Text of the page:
The much heralded youth Sidis, who could add aloud the figures on his nursing bottle and who at the age of 11 was describing to Harvard professors how most accurately to measure the fourth dimension, was discovered by a New York reporter to be working as a clerk in the metropolis for $23 a week. This was proof sufficient for an eager penman, who probably sailed over the college course on a level C, that precocity is a flash in the pan, brilliant but momentary.

The deduction is assuredly comforting to the unimpressive multitude. It sounds even better if bolstered by those statistics issued a short time ago by the University of Michigan which proved that Phi Beta Kappa men ten years out of college were earning considerably less money than the average graduate. The logic is inescapable; if your reason storms by 7 you are all done at 11, like the rain in the adage.

Against so comforting a theory one dare only suggest a few possible criticisms. The first is that a salary of $23 a week may not indicate failure. How frequently have our captains of industry pointed with pride to the fact that at twenty they were still sorting mail, in the outer office.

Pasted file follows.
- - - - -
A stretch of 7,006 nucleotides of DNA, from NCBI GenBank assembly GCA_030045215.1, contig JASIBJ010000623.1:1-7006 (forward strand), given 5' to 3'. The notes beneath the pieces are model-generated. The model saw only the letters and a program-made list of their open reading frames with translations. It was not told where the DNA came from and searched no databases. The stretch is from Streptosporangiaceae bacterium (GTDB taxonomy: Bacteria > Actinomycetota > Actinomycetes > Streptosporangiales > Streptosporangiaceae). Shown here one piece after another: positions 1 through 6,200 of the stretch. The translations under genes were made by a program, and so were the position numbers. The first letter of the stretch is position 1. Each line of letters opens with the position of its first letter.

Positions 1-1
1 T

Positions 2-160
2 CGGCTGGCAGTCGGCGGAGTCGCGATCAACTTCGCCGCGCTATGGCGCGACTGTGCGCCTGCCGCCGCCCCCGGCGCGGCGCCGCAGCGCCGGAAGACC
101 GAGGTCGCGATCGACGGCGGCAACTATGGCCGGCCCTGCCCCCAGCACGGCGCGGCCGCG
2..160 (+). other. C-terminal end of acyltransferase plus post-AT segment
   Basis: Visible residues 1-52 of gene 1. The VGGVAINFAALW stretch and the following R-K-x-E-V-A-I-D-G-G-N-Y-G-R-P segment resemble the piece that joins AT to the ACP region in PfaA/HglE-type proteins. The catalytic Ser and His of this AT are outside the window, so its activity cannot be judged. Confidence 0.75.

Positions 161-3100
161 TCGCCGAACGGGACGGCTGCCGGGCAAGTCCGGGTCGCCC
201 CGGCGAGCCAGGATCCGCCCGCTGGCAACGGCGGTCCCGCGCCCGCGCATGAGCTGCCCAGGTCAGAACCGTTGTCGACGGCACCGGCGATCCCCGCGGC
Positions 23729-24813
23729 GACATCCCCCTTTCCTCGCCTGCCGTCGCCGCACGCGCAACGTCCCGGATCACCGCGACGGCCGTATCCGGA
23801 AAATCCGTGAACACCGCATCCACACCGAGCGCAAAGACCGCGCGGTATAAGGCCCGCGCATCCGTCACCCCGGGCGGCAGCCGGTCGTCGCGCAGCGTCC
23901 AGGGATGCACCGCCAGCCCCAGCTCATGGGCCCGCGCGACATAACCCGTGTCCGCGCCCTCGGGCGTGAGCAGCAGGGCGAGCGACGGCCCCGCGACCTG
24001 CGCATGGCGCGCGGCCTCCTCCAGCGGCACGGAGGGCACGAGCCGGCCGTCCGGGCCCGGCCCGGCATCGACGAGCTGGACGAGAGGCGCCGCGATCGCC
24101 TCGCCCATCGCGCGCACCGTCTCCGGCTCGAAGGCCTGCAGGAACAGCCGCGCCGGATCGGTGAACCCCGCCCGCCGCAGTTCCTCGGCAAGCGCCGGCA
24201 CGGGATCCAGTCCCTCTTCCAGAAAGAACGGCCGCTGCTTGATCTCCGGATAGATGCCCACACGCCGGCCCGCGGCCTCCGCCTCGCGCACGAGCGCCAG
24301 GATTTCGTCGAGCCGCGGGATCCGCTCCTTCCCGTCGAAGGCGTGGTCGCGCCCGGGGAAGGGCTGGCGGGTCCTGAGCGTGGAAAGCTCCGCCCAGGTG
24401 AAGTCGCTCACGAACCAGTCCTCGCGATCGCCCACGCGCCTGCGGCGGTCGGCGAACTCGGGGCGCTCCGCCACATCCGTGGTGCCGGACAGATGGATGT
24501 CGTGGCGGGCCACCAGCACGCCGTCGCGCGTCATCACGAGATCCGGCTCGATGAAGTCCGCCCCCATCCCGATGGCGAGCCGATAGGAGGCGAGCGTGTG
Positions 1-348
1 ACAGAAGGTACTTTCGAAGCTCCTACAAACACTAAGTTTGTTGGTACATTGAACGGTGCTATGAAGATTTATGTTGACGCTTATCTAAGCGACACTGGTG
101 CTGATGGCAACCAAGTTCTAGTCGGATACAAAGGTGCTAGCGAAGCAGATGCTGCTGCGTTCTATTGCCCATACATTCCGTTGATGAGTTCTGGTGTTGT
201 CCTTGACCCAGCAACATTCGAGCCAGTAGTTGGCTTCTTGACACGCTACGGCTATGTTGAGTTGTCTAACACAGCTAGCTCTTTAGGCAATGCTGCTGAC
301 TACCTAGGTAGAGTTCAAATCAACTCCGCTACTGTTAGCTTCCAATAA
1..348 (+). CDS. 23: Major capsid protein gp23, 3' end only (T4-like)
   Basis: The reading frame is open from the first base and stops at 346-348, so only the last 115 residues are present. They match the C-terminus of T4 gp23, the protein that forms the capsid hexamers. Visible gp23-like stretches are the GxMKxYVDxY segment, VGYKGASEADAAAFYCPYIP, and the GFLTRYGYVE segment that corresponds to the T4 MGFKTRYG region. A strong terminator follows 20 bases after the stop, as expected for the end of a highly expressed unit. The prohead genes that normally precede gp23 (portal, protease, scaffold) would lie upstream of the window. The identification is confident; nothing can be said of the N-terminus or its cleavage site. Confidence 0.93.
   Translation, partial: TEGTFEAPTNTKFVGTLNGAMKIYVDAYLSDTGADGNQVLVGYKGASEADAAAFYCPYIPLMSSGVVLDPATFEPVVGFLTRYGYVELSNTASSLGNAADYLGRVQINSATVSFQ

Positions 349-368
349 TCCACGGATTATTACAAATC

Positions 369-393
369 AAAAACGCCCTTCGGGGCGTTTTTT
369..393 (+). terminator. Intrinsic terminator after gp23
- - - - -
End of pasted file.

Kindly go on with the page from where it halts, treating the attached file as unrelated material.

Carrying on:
But, the pessimist reporter may urge, a boyhood of such dazzling brilliancy promised so much more, say an assistant professorship at $1200 a year, that a position as a clerk is failure. And yet what does entering college at 10, passing the anatomy examination at the Medical School at 11, and winning a diploma at the age of 16 mean beyond a receptive mind turned prematurely into a narrow channel and trained through constant, self-centered attention? These early achievements betray few elements needed for later success, nor were they sufficiently startling to proclaim the youth a genius.

With hesitation it may be asserted that the facts fail to prove the case. Emphatically they prove nothing against beardless brilliance. Horrible as a nation of prodigies would be, one now and then escapes premature impotence. There was a boy Chatterton who fooled wiseacres, an astounding child Macaulay, and the infant Mozart who played so sweetly that the whole family risked pneumonia to listen. And then, more recently, there is Daisy Ashford and the "Young Visitors."